Ride-out for Sunday 16th June 2024 – a lap of North Norfolk

Please be aware the organisers cannot accept any responsibility for you or your bike – it is up to everyone to be sensible and look out for everyone else on the ride!

This ride will have three stages of about 45 miles each (so an hour or so in the saddle) with a half-hour break between the stages.

Mileages and timings are of course approximate!

09:15 – Meet up at CJ Balls forecourt (NR7 9AB) – there is a small possibility that we’ll be able to provide a cuppa and a bacon roll to fortify riders before we head off.  We’ll have look at whatever there may be to see there at the time and, more importantly, discuss good riding practice and etiquette, and making sure we all understand the Second-Rider Drop-Off system (see below).

10:00 – head out East on Salhouse Road through Salhouse itself and South Walsham to Acle (10 miles).

10:15 – up into Broadland through Billockby, Fleggburgh and Filby to Caister (10 miles)

10:30 – head North through Hemsby, Winterton-onSea, skirt Horsey Mere and up through Sea Palling and Walcott to Mundesley (25 miles) where we’ll have a half-hour comfort & refreshment stop.

 11:40 – set off North-West through the North Norfolk pretty little coastal towns of Cromer, Sheringham, Salthouse, Blakeney, Wells, and Burnham Overy right through to Hunstanton.  (Basically, keep the sea on your right-hand side for the next 45 miles).  We’ll then have a second comfort stop, probably at the Bike Park on Cliff Parade.

13:15 – set off South through Heacham for Snettisham, then turn Eastward, past the Bircham Windmill almost to Syderstone (13 miles)

13:30 – Head South-east on the B1454 till it joins the A148 (near MOD Sculthorpe), staying on the A148 until it becomes the Fakenham By-pass to the north of the township. (8 miles)

13:40 – From there, follow the signs for the A1067 back to Norwich through Little Ryburgh, Guist, Foxley and Bawdeswell to Lenwade (16 miles).  [Note the turn-off to your left half-way between Bawdeswell and Lenwade, signposted to Whitwell and Reepham.  It is also signposted ‘Nowhere Lane’ (yes, really!) and a couple of miles down there is the Whitwell Railway Station, famous for its Friday evening bike meets.]

As we reach Lenwade some riders may want to head off down Wood Lane (past the Dinosaur Park) to join the A47 and head in towards Norwich that way as the A47 becomes the Southern Bypass so is the best way homeward for riders heading for homes south of Norwich.

If you don’t turn off there you’ll carry on through Taverham (watch out for the speed cameras!) and on to either the A1270 Northern Broadway, or stay on to pass Norwich Airport and on into the city itself.

IMPORTANT – The drop off system or marking system explained:

The 2nd-man drop-off system works well to keep the group together – and to avoid anyone getting lost! The ride leader will set a moderate to brisk pace and the group may spread out a bit over a few miles. That way everybody gets space to ride their own road, at their own pace, rather than being dragged along in convoy.

There are 3 types of rider within the system:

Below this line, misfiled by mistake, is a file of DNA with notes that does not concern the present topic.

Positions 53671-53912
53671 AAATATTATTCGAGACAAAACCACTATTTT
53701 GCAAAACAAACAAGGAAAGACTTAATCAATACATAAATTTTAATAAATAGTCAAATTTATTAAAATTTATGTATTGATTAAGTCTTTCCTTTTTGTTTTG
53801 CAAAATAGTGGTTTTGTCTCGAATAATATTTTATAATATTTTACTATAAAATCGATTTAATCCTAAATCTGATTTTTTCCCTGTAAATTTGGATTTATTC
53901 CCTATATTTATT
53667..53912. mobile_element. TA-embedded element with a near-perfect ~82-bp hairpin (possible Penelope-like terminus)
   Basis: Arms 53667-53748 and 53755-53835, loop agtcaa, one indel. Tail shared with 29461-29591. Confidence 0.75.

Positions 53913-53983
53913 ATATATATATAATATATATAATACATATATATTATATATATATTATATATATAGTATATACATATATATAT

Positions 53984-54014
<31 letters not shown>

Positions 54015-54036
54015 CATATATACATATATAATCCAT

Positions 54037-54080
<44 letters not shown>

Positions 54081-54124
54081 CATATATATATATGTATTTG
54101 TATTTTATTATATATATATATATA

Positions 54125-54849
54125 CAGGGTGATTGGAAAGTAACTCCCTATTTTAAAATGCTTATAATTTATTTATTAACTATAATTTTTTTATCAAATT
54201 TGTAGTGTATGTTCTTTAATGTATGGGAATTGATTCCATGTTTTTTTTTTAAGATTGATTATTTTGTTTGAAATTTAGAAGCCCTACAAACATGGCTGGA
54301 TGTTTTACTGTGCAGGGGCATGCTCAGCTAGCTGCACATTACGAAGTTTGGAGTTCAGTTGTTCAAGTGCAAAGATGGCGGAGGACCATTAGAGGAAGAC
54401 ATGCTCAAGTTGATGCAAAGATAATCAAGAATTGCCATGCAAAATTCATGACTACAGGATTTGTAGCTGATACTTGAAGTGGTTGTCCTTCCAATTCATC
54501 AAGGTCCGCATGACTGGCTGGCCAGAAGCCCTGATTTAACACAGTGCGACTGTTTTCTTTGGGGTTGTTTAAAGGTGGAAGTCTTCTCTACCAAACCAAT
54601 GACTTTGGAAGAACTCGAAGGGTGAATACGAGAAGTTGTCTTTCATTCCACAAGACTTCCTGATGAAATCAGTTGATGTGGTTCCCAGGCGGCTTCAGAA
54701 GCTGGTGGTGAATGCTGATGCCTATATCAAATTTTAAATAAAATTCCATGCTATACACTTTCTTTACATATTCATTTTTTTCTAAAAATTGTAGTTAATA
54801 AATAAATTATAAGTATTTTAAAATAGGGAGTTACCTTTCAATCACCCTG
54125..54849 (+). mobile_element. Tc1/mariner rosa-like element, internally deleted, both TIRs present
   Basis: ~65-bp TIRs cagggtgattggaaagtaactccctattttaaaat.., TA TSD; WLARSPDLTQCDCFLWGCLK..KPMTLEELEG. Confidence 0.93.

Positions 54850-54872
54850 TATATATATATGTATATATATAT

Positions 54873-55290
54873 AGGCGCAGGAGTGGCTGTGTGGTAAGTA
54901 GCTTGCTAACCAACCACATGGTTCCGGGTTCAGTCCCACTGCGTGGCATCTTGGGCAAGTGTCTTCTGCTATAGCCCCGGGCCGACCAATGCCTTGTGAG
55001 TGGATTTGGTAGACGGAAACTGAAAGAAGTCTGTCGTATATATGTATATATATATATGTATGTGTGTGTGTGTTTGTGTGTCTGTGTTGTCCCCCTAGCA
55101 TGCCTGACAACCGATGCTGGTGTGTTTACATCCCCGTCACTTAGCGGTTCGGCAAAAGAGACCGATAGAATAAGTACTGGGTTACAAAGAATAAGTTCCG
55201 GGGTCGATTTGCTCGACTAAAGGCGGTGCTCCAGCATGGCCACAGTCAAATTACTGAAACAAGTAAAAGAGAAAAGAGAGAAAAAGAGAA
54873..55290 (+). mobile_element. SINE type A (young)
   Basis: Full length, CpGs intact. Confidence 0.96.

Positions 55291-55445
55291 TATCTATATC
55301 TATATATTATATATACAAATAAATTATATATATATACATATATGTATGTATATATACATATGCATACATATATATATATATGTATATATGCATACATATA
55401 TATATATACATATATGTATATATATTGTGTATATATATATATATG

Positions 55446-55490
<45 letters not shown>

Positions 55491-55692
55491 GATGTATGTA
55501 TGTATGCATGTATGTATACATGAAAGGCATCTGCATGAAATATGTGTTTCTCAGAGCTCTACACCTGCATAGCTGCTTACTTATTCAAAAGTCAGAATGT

1) The ride leader – The ride leader is always the lead bike; they are familiar with the route and will navigate the way.

2) The backmarker – The backmarker is always the last bike; they are the only other rider who will always maintain their position in the group.

3) Markers – Markers are anybody else (usually everybody else) in the group, and everybody else gets one or more goes at this role.

At any junction, roundabout, fork in the road, or other possible change of direction that may not be obvious to the rest of the group, the lead rider will indicate to the 2nd rider that they should stop completely (in a safe place) at that point and stay there to direct the rest of the group along the correct route.  The entire group must pass ‘the Marker’ except for the backmarker; the backmarker will signal to the Marker that all the group have now passed so the Marker may now set off after the group.

If it’s your turn to mark a junction, think first of your own safety first and only mark the junction where it’s safe to do so. (If for some reason the marker forgets to mark a junction and you are the person behind the marker (the third-person) then you should stop and mark the junction.

This approach involves the entire group and means that the markers get rotated from front to back and gradually move up to the front again.

This method works extremely well and has been used all over the world to help stop anyone getting lost, but it does rely on everybody understanding the system and doing their bit, and looking after their fellow riders within the group.

This system allows everybody to ride at their own pace within the group as long as the ‘tour leader’ is always at the front and ‘the backmarker’ is always the last bike. Then everybody else (the markers) can ride at their own pace and overtake each other (safely) or even stop for quick photos etc.

There are many guides and explanations of the drop-off system on the web, even a few videos you can explore if you are not confident about it.


Please register your interest in joining this ride by Leaving a Comment below. If you give the following info it will give us a bit more idea what numbers to expect! TIA

Friendly name:

Bike:

Skill/experience level:  e.g. beginner / intermediate / experienced / advanced

Are you confident with the 2nd-Rider Drop-off System described above?  Yes / No but I’m sure I’ll be OK / No its all a bit scary to me


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